Title:
Cup
United States Patent 9278797
Abstract:
Cup having a base and an adjoining shell, it being possible for the shell to be provided with a mouth roll at its opposite end to the base and to be configured with a single layer or multiple layers, at least one layer of the shell being produced from paper or cardboard or other comparable materials, at least one layer of the shell being provided with elevations and/or depressions substantially over its entire height and at least approximately the entire circumference, the difference in depth between the maximum elevation or depression and the material layer or the depression or elevation varying over the height of the shell and/or over the circumference, and it being possible for the mouth roll to be formed integrally on the inner layer or the only layer.


Inventors:
Hoekstra, Aad (ae Zutphen, NL)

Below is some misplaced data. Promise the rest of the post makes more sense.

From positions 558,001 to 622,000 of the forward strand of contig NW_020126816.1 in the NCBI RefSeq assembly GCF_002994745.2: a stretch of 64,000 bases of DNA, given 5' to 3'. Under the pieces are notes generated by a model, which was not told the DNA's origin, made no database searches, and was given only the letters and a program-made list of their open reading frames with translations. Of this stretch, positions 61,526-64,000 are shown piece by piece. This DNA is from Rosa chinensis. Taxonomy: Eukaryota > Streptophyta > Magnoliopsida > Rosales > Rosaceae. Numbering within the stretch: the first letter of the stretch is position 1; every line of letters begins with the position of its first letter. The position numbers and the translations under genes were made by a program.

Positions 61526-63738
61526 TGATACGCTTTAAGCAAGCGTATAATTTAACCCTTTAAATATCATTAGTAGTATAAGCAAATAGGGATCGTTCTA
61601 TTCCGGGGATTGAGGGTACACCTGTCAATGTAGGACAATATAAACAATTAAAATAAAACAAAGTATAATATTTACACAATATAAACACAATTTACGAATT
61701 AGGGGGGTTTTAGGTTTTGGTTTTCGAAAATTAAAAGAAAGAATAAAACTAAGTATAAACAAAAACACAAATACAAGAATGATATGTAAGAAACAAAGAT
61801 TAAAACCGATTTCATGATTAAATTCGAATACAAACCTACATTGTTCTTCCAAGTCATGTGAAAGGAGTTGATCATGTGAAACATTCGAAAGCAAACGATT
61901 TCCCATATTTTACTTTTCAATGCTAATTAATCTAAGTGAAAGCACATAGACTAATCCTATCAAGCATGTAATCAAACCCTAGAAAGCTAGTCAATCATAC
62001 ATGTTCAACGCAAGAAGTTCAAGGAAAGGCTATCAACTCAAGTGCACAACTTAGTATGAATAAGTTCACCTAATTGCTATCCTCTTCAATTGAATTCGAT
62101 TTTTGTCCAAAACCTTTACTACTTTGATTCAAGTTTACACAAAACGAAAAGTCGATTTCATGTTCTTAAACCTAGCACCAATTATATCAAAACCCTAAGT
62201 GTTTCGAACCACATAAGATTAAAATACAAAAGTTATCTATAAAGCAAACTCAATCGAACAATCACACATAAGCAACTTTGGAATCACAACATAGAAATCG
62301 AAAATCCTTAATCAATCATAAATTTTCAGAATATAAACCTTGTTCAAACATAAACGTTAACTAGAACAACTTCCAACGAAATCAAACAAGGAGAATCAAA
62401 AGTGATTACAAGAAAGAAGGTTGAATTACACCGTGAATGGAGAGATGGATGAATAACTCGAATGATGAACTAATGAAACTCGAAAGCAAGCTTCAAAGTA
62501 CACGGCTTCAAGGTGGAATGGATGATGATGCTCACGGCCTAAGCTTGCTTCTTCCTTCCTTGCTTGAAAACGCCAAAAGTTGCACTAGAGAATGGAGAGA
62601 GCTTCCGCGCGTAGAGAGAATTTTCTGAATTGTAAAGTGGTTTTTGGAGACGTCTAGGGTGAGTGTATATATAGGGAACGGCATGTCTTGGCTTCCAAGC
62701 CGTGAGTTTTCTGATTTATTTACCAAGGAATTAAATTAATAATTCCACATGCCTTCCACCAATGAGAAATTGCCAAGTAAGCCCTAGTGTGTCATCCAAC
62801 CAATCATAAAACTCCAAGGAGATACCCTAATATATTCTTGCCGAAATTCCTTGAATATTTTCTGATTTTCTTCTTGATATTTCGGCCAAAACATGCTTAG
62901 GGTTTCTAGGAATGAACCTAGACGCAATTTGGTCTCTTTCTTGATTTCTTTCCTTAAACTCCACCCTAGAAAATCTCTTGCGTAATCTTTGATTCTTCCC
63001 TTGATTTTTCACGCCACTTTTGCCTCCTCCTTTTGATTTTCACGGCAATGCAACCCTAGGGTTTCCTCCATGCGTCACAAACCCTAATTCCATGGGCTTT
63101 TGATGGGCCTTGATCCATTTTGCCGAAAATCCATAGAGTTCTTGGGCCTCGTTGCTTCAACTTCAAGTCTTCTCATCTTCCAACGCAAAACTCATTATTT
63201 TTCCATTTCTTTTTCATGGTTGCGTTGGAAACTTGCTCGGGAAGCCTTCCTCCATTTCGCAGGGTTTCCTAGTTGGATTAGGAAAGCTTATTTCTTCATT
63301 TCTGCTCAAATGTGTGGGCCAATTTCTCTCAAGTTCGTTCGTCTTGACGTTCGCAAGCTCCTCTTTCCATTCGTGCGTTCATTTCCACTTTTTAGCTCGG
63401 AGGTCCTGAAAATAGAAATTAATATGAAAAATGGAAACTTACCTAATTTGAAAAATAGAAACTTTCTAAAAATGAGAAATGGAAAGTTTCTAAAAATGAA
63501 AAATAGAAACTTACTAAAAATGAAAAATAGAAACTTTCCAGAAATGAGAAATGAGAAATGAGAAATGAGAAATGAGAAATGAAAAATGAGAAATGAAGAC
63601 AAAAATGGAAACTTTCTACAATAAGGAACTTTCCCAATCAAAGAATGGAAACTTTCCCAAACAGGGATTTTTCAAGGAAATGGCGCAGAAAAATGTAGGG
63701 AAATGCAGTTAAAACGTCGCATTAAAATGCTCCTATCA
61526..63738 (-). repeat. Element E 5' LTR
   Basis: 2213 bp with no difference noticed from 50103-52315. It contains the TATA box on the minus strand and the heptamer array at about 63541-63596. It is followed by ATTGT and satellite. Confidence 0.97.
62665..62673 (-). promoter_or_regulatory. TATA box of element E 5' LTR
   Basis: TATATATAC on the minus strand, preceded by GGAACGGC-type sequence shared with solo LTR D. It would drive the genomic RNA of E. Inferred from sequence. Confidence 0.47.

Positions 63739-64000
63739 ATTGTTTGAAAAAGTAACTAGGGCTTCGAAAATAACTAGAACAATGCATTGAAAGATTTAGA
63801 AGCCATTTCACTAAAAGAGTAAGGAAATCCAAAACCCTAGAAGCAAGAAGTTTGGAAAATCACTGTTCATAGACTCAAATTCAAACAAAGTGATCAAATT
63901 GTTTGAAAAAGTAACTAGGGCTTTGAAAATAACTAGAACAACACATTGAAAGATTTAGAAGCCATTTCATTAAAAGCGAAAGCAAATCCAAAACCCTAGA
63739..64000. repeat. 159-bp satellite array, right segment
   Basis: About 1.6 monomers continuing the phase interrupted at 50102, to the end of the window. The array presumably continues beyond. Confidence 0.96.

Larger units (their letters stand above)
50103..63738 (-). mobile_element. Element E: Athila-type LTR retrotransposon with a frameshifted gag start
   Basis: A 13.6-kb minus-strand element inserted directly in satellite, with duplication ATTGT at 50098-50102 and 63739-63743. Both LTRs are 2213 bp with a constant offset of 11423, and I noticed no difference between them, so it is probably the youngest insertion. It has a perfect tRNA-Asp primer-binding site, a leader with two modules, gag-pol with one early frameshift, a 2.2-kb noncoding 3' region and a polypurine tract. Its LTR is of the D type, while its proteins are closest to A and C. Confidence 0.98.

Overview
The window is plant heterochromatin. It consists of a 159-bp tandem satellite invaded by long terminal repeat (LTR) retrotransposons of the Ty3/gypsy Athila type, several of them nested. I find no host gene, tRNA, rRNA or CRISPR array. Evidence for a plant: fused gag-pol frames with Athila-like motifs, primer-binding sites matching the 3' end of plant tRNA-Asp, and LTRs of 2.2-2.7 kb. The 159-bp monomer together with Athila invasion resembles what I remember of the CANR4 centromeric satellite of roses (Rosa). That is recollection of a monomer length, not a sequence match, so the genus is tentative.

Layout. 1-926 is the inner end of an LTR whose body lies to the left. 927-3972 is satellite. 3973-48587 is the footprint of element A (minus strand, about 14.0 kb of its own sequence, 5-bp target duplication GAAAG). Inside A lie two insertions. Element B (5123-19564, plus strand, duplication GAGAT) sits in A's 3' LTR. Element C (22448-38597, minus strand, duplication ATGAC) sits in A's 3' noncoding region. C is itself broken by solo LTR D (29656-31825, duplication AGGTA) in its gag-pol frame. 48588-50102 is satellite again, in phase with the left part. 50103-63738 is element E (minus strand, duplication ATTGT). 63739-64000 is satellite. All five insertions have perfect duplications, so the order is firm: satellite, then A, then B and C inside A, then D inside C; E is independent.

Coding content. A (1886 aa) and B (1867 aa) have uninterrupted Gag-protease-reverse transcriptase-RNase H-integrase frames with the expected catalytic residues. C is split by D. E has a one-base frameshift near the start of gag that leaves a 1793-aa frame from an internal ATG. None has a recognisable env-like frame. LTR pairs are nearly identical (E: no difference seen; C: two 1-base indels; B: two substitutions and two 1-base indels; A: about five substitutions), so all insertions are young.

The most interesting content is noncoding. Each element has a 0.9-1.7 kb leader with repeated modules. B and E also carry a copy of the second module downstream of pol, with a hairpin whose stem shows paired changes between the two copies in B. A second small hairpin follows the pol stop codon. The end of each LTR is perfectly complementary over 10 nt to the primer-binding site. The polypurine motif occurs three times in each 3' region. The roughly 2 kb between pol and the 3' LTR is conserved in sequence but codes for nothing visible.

Marshall, Neil (Fareham Hants, GB)
Knipe, Steve (Portsmouth, GB)
Application Number:
13/130685
Publication Date:
03/08/2016
Filing Date:
11/23/2009
Assignee:
HUHTAMAKI OYJ (Espoo, FI)
Primary Class:
1/1
International Classes:
B65D3/22; B65D25/20; B65D25/54; B65D81/38
Field of Search:
229/403, 220/592.17, 220/592.2, 220/592.24, 220/738, 220/739
View Patent Images:
US Patent References:
8146797Insulated cup2012-04-03D'Amato229/403
8006861Holder for disposable paper container2011-08-30Kim220/738
20100072268Insulated beverage container2010-03-25Johnson et al.229/403
20070284426Heat-isolating container2007-12-13Lo229/403
20050258225Pleated disposable paper cup2005-11-24Martin
5964400Multi-layered insulated cup formed from folded sheet1999-10-12Varano et al.
5820016Cup and lid1998-10-13Stropkay229/403
5772111Container structure1998-06-30Kirsch
5769311Heat insulating cup and method of manufacturing the same1998-06-23Morita et al.
5766709Insulated stock material and containers and methods of making the same1998-06-16Geddes et al.229/403
5725916Heat-insulating paper container and method for producing the same1998-03-10Ishii et al.229/403
5547124Heat insulating container1996-08-20Mueller229/403
5415339Drinking cup with open ribbed sidewall1995-05-16Howard229/403
5226585Disposable biodegradable insulated container and method for making1993-07-13Varano229/400
5071060Plastic tumbler1991-12-10DeFelice229/403